Up to Snuff #66: Book Review and Fiction Lesson “The Sun Also Rises” By Ernest Hemingway
By, Afua Serwah Osei-Bonsu
Hemingway’s 1920’s based fiction novel, covers spiritual dissolution, often describing both Jewish and Catholic Views, immorality and bacchanalian bar hopping and on a lesser note, unrequited love. What may resonate with the reader are micro points like the French, “aperitif” and “digestif” and grander points like his two city, “international agenda.”
“International Agenda” in fact may be what the reader is left with thinking, of what it means to write fiction and how it can be done across two of the world’s most amazing cities, in this case Paris, France and Pamplona, Spain. Hemingway’s piece of modernist fiction, leads the reader to ponder fiction itself, being something of illustrious descriptions, the practice of detail and analysis as description. How one may plan trips or excursions to illuminate a story and embody the setting. One can imagine Hemingway carting around small tablets of paper to bullfights and down Parisian streets, even while in carriages.
It is in fact, the emotion about descriptions, in fiction, that grips you. What also grips the reader is how a writer may become an instigator and define a place, time period, era, a group or a movement. In this case the book chronicles a group of writers and Foreign Correspondents in Paris and appears to be autobiographical. “The Sun Also Rises,” describes the romance for the writers life, the spontaneity, the comradery with other notables of the time period, and how the stories unfold into novels, articles and love affairs, some of which manifest into marriages, others that go unrequited.
They were described as a “lost generation,” perhaps many facing short lived marriages in favor of the dramatic high living of a traveler. What becomes interesting is the fame and publicity that writing generates, the resulting introductions that create, the “Who’s Who” lifestyle. Reporters regularly write about and therefore hob nob with notables, if at the bullfight-the bullfighter.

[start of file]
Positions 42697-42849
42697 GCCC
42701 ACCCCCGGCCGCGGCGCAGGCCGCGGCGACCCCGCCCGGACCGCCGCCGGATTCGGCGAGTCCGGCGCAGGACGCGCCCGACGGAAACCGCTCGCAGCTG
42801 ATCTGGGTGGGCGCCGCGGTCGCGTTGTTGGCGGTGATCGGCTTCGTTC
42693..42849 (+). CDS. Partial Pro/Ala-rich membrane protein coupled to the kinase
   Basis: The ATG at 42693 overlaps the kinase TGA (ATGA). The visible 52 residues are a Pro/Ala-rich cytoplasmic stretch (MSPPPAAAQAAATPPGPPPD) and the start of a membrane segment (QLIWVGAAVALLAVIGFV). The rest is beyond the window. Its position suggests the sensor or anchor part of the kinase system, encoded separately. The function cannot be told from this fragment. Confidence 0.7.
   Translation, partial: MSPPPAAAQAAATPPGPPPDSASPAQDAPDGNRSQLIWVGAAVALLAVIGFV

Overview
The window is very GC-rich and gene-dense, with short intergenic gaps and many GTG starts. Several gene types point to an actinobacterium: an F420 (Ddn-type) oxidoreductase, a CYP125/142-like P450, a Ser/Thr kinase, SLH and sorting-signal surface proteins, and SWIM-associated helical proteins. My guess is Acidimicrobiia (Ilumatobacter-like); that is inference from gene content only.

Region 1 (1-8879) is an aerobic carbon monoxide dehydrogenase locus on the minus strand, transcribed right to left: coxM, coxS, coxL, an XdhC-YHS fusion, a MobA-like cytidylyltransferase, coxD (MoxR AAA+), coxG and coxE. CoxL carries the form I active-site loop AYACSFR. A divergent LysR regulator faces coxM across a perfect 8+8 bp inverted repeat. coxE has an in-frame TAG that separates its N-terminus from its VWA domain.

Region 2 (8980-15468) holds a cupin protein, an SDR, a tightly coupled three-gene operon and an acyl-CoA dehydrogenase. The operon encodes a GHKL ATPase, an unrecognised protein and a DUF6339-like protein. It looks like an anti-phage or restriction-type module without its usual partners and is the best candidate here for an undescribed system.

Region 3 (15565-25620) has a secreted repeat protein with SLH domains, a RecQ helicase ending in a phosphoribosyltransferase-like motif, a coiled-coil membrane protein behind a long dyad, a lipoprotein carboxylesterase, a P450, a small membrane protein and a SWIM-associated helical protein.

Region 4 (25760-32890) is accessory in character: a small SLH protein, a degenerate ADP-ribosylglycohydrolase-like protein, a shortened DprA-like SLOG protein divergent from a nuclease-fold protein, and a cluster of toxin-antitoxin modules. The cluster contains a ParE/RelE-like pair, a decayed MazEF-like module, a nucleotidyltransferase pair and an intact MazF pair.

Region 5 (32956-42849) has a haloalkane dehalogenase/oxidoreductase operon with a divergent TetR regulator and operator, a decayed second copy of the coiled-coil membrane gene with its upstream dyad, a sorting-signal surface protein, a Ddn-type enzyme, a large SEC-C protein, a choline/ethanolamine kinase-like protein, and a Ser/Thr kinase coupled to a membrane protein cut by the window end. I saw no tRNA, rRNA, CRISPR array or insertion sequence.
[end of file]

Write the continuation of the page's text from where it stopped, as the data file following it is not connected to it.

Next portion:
It is as if a writer must cultivate a “writerly” richness. The writer is at once a manufacturer, instigator, and conjurer. Everything for the writer becomes vivid, when you desire the writing to be as good as life, if not better. Having more power to act as taste master, direct society via writing, and dress your content. Hemingway was a master of description much like James Baldwin. Hemingway would make wonderful “observations,” such as to watch, the feet of dancers, to bottle their dance performance, as difficult as that may be.
Hemingway was an angler as was seen in later books like, “Old Man and The Sea.” He was later overseas, with many of the same interests he may have cultivated in America; which became a part of his “international agenda”-fishing in Germany and Spain for example.
The good fiction may be written in “non- stop” fashion. The writer establishes their setting, carries their tablets and writes literally “non-stop” while traveling; then at a later time transcribes collected details to form the story. Then perhaps an editor or programs help you to iron out your dialog. Perhaps if you are guided by some kind of “North Star” and utilizing precision, you will reach a fine piece of literature at the finish.
Great planning may go into a classic piece of literature. One may pursue degree’s or charter boats and acquire nets. Some of literature’s greatest works may not have been easy to come by. Hemingway provides a good fiction lesson.